Portage teachers are trying to feed more hungry students than ever, while also teaching them about meal planning, preparation and nutrition.
Portage High School opened its own market earlier this month where students can grab snacks during the school day and shop for groceries to take home after school, all at no cost to them, said Elizabeth Hansen, a social studies teacher. She’s been coordinating The Market with help from agriculture teacher Josh Capodarco and family and consumer science teacher Michelle Madden.
“It’s been amazingly successful the first few weeks we’ve been open,” Hansen said. “I mean, it’s been beyond anything that Michelle and Josh and I could have expected. We were excited and we felt like we knew it was going to be successful, but we had no idea how used it was going to be.”
They traced the idea to last year, when Portage FFA held a food drive and delivered the goods to the Portage Food Pantry. Capodarco, FFA advisor, said the pantry president asked if the school would consider setting something up there to get food to more people in Portage.
But a traditional food pantry would face challenges at a high school, organizers said. Hansen, leader of the district’s Backpack Program, said the program struggles to help students once they leave elementary school because they start to associate it with stigma. That program sends food home on weekends with students whose families request it.
The Market eliminates that perceived stigma, the teachers said. With advice from the Wisconsin Dells School District market organizer, “we realized we could make it happen,” Hansen said. “We just had to rethink what it looked like.”
Portage Food Pantry sponsored their efforts to start The Market, contributing $10,000 over the next three years to purchase food, appliances and cover other needs, Hansen said. “Substantial donations” from other organizations helped make the program viable and sustainable, she added.
President Karen Meierdirk said the food pantry has been seeking more outreach opportunities, made possible by “very generous” donations from the Portage community.
“We feel pretty blessed with volunteers, donations, et cetera, and we’re happy to help out in the community,” she said.
Now a room off the high school cafeteria holds shelves with snacks, hygiene products, baking ingredients and other nonperishable groceries, along with a refrigerator and freezer full of dairy products, produce and meat, mostly supplied through Second Harvest Foodbank. Madden posted Second Harvest recipes on the fridge and plans to add her own, particularly ones that are simple enough for people with limited cooking skills.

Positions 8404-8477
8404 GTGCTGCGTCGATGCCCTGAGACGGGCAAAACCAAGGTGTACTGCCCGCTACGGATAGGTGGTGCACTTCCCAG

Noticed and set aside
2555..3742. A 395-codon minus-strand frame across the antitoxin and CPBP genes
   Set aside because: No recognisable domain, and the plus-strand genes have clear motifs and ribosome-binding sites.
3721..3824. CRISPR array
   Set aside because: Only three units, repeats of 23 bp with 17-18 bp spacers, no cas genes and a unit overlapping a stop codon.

Any student can sign in and grab what they want, regardless of need.
“Something we try to not do in The Market is use the word ‘need,’ because we don’t really care if you need the food. We care if you can use the food,” Hansen said. “There’s enough food for everybody out there. It’s just a matter of getting it to them and getting them to use it.”
Coordinators refer to students using it as either “snackers,” who take a couple of individual items, or “shoppers,” who take enough groceries for a meal at the end of the day. Hansen said the Market is averaging about 250 snackers and 10-15 shoppers per day.
The Market is staffed by community volunteers and, one day per week, the high school’s transition program, which helps students aged 18-21 become as independent as possible. Lina Rudenas, transition teacher, said her students have jobs assigned to them within the district until they secure a job elsewhere.
In addition to the job experience, Rudenas said The Market gives her students an opportunity to learn how to plan a meal.
“Instead of us saying, ‘OK, we’re making spaghetti. Look at the recipe,’ they walk in here and look at those lists and usually we have all the ingredients here for them to make, so they can pick and choose what they want,” she said.
The middle school has a smaller market that is providing daily snacks and items for students to take home, Hansen said. The program absorbed the Backpack Program and is providing snacks for elementary classrooms for half the year, helped by PHS transition students.
“We’re still providing Backpack food to the elementaries, but we really want our families — all of our families — to use the market, because we think that provides a more sustainable, equitable, nutritious approach to food,” Hansen said.
Teachers can also stock up on fruit, granola bars and other snacks for their classrooms, because all kids, especially high schoolers, “are generally hungry all the time,” coordinators said. Madden, who keeps snacks in a pink Market tote bag in the middle of her classroom, said it’s been “great” to see her students using it, whether or not they’re “your typical needier kids.”
“It’s nice because we don’t have to worry about that,” Madden said. “If they’re hungry, it’s there for them, and I feel like if everybody is seeing everyone else taking a snack, then all the sudden those barriers are down and we’re all on the same footing, equal footing, so I think that will also make it more comfortable and more normalized for the kids that really do need to be the shoppers.”
Overall, the program is feeding about 2,000 students per day across the district, Hansen said.
To donate, find Market hours or contact its coordinators, visit the district’s website.
GALLERY: Portage student-athletes improve in district's Strength and Conditioning Course
Photos of the final two sessions of the Portage Summer Strength and Conditioning Course at Portage High School on Thursday, July 22. The course, conducted by new strength and conditioning coach Matt Denure, garnered tons of attendees from grades 7-12 over the six-week period.
Follow Susan Endres on Twitter @EndresSusan or call her at 745-3506.